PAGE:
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Mother remembers North Pole snowmachiner killed in avalanche

  • Author: Jerzy Shedlock
  • Updated: September 28, 2016
  • Published April 4, 2016
The mother of a North Pole woman who died Sunday in an avalanche in the Summit Lake area said her daughter was a trained and safe snowmachiner.

The avalanche that killed 25-year-old Claire Sundgren was a "horrid accident," said mother Billie Tewalt.

"She was a good rider, took avalanche classes, had avalanche gear and was safe," Tewalt said.

Alaska State Troopers said in a dispatch that the avalanche was reported around 3 p.m. Sunday. The fatal incident happened the day before the annual Arctic Man Classic snowmachine event was to open nearby.

"Bystanders were eventually able to dig Sundgren out and CPR was attempted, but she was not able to be revived," troopers wrote.

"AST, (the) Fort Greely Fire Department and Delta Medical responded to retrieve the body, which will be sent to the state medical examiner," troopers wrote.

Troopers spokesman Tim DeSpain said in an email the slide that killed Sundgren reportedly occurred at about 2:30 p.m.

"A witness reported that (Sundgren) was parked on a snowmachine at the base of a hill when another snowmachine went up the hill and triggered an avalanche," DeSpain wrote. "The other rider was able to escape the avalanche."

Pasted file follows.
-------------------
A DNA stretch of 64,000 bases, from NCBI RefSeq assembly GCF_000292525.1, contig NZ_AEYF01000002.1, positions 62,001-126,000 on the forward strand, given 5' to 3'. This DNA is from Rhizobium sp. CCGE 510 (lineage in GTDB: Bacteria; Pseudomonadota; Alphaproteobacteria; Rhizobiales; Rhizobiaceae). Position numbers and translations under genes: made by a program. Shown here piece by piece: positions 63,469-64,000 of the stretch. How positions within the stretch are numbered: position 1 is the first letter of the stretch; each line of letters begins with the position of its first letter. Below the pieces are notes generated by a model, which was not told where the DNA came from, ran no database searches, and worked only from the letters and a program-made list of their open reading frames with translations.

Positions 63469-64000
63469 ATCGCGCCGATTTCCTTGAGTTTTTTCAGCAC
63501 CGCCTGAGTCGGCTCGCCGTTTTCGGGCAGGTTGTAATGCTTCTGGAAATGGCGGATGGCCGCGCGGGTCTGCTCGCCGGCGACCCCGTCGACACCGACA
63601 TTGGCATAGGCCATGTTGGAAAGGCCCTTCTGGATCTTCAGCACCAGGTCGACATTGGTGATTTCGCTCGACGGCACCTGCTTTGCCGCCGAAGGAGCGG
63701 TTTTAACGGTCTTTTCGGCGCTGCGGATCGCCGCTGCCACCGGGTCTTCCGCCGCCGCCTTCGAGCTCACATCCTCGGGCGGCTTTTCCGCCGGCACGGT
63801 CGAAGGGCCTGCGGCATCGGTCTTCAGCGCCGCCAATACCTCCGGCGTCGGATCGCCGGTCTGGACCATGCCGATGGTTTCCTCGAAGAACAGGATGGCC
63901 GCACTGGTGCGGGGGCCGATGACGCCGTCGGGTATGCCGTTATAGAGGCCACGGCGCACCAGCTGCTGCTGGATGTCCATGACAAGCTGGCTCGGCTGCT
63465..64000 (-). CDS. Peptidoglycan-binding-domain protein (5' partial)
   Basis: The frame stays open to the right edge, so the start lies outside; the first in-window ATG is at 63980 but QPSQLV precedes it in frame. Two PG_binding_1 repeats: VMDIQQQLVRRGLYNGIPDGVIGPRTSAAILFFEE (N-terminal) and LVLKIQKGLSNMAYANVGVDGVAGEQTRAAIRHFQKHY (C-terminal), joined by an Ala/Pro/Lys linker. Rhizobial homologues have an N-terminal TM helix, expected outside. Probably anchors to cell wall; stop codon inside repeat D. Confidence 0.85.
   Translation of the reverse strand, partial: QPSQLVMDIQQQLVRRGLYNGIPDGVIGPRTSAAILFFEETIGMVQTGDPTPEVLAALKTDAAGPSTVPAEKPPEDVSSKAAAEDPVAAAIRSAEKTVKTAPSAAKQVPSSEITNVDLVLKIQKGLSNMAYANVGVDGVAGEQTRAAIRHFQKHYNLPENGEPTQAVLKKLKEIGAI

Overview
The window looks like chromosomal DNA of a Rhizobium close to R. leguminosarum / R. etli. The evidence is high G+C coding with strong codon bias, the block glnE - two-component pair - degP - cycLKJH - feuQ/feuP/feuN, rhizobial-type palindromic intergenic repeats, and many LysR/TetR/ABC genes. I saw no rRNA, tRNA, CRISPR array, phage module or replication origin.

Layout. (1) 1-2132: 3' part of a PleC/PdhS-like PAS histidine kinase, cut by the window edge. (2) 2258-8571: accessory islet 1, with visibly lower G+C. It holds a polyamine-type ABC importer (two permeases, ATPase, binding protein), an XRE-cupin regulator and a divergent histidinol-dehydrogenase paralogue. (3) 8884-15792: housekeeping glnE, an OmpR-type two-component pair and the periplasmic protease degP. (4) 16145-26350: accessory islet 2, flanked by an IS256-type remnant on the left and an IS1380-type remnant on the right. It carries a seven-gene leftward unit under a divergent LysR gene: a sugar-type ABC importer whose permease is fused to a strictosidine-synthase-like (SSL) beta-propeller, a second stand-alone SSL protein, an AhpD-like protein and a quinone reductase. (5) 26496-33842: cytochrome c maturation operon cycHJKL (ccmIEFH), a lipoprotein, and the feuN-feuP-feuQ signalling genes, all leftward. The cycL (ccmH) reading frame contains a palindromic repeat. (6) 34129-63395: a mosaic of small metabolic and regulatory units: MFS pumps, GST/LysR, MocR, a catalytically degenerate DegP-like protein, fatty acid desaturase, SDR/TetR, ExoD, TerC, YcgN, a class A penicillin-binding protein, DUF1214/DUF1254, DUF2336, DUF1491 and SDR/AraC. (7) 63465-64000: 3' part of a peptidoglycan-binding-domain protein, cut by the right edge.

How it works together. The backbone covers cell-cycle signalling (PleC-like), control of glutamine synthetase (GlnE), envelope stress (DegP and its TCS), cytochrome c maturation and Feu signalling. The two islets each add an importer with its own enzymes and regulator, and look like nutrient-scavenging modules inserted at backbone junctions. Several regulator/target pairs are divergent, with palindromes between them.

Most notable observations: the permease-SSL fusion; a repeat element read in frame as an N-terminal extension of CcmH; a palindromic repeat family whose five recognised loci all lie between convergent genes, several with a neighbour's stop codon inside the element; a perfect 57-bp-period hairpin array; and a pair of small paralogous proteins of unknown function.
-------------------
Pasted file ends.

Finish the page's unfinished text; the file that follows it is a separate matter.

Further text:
Sundgren leaves behind two boys, ages 7 and 8, and a boyfriend described as the love of her life.

She was recreating with family and friends near Summit Lake and planned to attend Arctic Man on starting day, her mother said.

Tewalt was returning to the North Pole from Fairbanks, the area where her daughter was born and raised, with the two boys when they decided to call Sundgren.

"It was a glorious day and she was having a blast," Tewalt said. "The kids and Claire said they loved each other. So, it's amazing that, as a mom and as their grandmother, her last thoughts and words to us were that she loved us."

Sundgren was a "badass" who gravitated toward things like snowmachines and stock car racing at the Mitchell Raceway in Fairbanks, Tewalt said. Despite standing 5-feet-3-inches tall, Sundgren operated a 600 Arctic Cat sled and could high mark alongside her fellow riders, she said.

Family friends have set up a GoFundMe page to help pay for funeral expenses and to help Sundgren's boys.

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